The SMART Training Platform is working with student researchers across Canada to build a more resilient food system. Using design thinking and digital technology, these young researchers aim to support the development of healthy cities and communities.
The Platform teaches students about a range of topics from community engagement to computational science, with a focus on the implementation of the scientific methods. Participating students then have the chance to create scalable solutions to real world challenges, including food insecurity and food waste.
It emerged from the collaboration of the cities of Guelph and Montreal, the Town of The Pas, and the Opaskwayak Cree Nation as they worked to provide experiential learning opportunities for college aged students. In 2021, the Canadian Institutes of Health Research Healthy Research Initiative awarded the SMART Training Platform funds to develop their program. Their ongoing support comes from the Canadian Institutes of Health Research, Natural Sciences and Engineering Research Council, and Social Sciences and Humanities Research Council.
In the SMART Training Platform’s first year, they launched several 12-week courses, including “Design Thinking for SMART Healthy Cities.” The Platform also held their first SMART Healthy Cities annual conference and launched the SMART Training Platform Summer Institute, where participants immerse themselves in a week-long food centered project.
David Ma, Professor in the department of Human Health and Nutritional Sciences at the University of Guelph and one of the leaders of the SMART Training Platform, tells Food Tank. “Over the course of our six-year program and working closely with community partners, we anticipate that trainees’ engagement in a range of projects spanning sustainability, waste, [and] food security…will contribute positively to ongoing efforts to improve the places where they live, work, and play.”
Ma attributes the program’s momentum to their close relationships with teams in Guelph, Montreal, the Town of The Pas, and the Opaskwayak Cree Nation (OCN). “The team from Montreal is developing technologies to support decision making through big data and AI. The OCN is making great strides in the implementation of vertical farming technology to grow healthy foods to tackle the diabetes epidemic in Indigenous communities where access to fresh fruits and vegetables is limited,” he adds.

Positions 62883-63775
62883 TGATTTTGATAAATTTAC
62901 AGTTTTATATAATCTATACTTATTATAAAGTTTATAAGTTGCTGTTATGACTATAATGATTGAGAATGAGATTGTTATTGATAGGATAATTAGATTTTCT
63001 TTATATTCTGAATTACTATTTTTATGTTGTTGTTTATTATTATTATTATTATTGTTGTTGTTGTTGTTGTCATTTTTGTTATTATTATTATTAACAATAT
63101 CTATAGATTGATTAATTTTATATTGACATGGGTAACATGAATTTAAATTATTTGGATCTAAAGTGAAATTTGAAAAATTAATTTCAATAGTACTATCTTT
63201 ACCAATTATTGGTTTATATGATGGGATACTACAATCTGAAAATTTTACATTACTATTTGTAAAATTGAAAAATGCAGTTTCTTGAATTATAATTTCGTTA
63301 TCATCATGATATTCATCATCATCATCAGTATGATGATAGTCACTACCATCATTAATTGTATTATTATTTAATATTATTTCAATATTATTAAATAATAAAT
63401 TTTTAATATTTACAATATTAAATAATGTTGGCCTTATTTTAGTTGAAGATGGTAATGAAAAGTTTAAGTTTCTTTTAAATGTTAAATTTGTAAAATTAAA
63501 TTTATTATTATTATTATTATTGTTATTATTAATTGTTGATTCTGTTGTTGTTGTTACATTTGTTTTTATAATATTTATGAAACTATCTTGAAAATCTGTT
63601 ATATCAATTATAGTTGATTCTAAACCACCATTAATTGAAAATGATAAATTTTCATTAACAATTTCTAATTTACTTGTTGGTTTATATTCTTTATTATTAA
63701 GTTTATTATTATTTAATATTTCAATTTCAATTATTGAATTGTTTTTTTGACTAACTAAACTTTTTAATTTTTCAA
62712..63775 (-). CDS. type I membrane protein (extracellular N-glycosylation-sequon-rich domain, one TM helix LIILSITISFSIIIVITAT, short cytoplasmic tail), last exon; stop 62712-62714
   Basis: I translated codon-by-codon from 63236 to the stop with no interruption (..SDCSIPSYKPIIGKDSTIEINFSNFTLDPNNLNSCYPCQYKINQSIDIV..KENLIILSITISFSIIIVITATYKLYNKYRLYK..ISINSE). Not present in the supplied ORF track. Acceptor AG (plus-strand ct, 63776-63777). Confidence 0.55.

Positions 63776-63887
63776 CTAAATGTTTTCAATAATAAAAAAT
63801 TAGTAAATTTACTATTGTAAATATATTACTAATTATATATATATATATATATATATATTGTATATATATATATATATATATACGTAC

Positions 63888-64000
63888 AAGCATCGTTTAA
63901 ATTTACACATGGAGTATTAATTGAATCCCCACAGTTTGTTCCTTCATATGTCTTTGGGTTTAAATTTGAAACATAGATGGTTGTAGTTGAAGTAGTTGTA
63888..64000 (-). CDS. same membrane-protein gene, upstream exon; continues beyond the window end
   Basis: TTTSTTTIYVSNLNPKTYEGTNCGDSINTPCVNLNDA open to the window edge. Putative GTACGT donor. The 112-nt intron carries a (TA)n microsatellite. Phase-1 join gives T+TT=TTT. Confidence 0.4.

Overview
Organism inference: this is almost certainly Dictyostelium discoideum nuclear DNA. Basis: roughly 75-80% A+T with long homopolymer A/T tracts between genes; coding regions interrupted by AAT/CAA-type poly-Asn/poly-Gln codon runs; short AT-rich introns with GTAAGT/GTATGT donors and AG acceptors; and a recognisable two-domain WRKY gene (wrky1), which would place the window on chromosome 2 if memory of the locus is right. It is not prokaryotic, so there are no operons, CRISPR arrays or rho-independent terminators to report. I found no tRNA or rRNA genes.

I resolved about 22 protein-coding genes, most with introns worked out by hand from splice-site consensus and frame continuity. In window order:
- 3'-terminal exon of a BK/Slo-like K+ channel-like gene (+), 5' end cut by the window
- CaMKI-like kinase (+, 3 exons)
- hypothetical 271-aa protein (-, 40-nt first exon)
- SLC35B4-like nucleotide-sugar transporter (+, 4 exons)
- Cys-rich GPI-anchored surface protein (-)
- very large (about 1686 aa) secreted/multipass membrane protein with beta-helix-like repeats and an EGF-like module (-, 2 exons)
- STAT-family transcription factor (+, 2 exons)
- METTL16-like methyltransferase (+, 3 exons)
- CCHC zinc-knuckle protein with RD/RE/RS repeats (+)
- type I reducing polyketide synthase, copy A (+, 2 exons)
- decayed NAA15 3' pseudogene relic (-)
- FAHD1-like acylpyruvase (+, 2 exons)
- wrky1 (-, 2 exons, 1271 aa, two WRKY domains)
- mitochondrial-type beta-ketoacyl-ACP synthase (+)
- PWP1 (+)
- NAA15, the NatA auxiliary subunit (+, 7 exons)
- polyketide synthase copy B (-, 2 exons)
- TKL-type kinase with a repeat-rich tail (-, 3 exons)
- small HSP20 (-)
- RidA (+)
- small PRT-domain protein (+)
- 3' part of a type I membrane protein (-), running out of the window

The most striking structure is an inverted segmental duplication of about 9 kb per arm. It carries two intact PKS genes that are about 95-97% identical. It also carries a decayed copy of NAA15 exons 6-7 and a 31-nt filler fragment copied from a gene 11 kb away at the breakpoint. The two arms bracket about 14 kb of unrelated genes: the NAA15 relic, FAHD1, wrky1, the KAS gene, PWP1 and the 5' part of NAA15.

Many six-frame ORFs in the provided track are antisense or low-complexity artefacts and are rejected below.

In the City of Guelph, the team is looking to build the first circular food economy in Canada. Working toward a 50x50x2025 goal, they aim to increase access to affordable nutritious food by 50 percent by viewing waste as a resource, create 50 new circular businesses and collaborations, and increase circular economic revenues by 50 percent — all before 2025. The Training Platform has utilized their partnerships with cities across Canada to further research opportunities for participants.
David Messer, Executive Director at the Smart Cities Office for the City of Guelph tells Food Tank, “We have 45 different private, industrial, commercial and institutional businesses to divert organic waste from landfill to compost.” He explains that these different actors have effectively created a citywide business to business composting cooperative that is being piloted in other parts of the country.
Scalability is a priority for the SMART Training Platform and its collaborators, Messer says. “Knowledge of food upcycling is low, around 30 percent,” he tells Food Tank, “but once people learn, they are quite interested and more willing to participate.” With some gaps in public awareness, finding what motivates citizens to take action is critical in the development of more sustainable cities.
The SMART Training Platform also has international aspirations to address other crucial aspects and challenges in building healthy and SMART cities. “This may include housing, transportation, energy and much more,” Ma tells Food Tank.
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Photo courtesy of David Messer, Our Food Future Initiative